​Complaining Work

​Defending Work

Timothy Arnett

“Remember Me”

Audio Recording

Alan Jackson

“Remember When”

Audio Recording


Comment by Charles Cronin

This dispute reflects a troublesome trend in which claims for copyright infringement of musical works are based on nothing more than a common word or shared musical genre. It is difficult to believe that attorneys for plaintiffs in cases like this one — even working on a contingency fee basis — are so unfamiliar with basic copyright principles that they could pursue them in good faith. One might argue that specious claims based on nothing more than insignificant commonalities of non-protectable expression abuse not only the targeted defendants, but also our tax-funded federal courts.

The only commonalities between the works in the instant case are the word “remember” (used in entirely different contexts) and a country ballad genre. Perhaps the absence of musical or verbal similarities of any significance prompted the plaintiff to lard his complaint with legal irrelevancies about his personal life and — this is priceless: “based on his own recognition of the importance of the work” and “even though the anthrax scare made copyright filings … difficult” he somehow succeeded in obtaining a registration!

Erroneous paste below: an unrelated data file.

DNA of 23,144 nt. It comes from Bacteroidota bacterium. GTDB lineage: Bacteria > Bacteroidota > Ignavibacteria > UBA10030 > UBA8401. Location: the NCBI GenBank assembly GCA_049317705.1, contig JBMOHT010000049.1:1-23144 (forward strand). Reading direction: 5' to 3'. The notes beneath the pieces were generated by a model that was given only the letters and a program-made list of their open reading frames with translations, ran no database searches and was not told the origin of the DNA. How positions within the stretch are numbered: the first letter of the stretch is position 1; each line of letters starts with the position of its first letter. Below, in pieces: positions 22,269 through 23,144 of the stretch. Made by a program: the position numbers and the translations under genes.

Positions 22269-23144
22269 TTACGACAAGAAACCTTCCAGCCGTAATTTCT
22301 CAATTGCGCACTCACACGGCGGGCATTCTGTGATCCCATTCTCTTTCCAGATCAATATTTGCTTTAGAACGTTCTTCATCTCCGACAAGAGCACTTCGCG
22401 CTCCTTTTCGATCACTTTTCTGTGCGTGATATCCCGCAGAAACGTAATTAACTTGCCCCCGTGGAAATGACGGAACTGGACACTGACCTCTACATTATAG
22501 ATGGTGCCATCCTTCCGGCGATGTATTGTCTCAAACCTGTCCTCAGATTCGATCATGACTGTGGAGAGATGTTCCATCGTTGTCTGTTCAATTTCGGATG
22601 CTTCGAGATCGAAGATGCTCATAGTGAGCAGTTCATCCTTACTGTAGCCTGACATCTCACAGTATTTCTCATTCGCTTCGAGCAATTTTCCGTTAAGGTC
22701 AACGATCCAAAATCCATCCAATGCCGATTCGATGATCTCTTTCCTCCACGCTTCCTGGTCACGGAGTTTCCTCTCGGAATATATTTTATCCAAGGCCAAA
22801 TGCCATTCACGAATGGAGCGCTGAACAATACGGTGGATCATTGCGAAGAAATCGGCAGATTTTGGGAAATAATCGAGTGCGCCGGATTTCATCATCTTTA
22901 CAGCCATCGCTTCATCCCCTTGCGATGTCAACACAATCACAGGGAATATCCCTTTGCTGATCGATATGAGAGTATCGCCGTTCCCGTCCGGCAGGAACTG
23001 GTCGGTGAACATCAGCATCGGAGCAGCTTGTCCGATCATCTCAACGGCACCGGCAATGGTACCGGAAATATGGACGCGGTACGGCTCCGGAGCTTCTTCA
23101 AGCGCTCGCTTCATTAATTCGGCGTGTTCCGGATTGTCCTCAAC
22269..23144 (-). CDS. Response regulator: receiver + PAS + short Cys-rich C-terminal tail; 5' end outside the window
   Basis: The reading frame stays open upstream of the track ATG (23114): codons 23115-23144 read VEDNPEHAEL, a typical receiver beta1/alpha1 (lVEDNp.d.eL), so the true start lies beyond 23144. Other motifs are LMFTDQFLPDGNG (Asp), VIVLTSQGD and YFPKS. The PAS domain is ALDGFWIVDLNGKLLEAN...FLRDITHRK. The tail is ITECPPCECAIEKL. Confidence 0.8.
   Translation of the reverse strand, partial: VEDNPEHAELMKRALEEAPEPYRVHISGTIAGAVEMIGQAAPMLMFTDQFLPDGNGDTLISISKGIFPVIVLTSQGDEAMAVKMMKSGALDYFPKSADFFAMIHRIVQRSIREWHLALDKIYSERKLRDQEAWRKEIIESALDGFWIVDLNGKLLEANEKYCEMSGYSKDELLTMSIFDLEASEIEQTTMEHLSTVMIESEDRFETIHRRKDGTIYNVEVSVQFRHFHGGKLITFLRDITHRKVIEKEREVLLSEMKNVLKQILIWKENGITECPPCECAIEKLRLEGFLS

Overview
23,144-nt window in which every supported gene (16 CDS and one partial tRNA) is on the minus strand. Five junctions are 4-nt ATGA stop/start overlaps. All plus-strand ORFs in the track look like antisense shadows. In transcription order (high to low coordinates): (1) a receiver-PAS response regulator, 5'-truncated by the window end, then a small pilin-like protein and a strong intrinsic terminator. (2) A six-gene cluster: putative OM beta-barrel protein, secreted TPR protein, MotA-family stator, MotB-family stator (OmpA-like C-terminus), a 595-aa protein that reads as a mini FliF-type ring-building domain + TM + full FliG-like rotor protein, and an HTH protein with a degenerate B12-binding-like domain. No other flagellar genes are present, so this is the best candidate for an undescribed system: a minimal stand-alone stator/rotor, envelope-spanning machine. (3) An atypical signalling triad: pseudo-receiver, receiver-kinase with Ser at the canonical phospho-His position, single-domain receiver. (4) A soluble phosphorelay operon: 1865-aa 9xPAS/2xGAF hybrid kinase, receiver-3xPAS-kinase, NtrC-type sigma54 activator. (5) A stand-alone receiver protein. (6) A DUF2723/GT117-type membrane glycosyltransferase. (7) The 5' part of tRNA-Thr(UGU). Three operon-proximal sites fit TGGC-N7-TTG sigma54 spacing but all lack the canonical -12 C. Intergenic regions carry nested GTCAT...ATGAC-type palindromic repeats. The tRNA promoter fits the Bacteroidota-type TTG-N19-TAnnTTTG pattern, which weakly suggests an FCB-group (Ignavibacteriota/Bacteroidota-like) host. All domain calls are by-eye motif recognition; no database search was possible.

In August 2017 District Court Judge James Dever granted defendants’ motion to dismiss the complaint mainly based upon the plaintiff’s extravagantly attenuated evidence of access to his work by the defendants, that “amounts to nothing more than a tortuous chain of hypothetical transmittals.”



Amended Complaint: PDF

Defendants’ Motion to Dismiss: PDF

District Court Order Dismissing Amended Complaint: PDF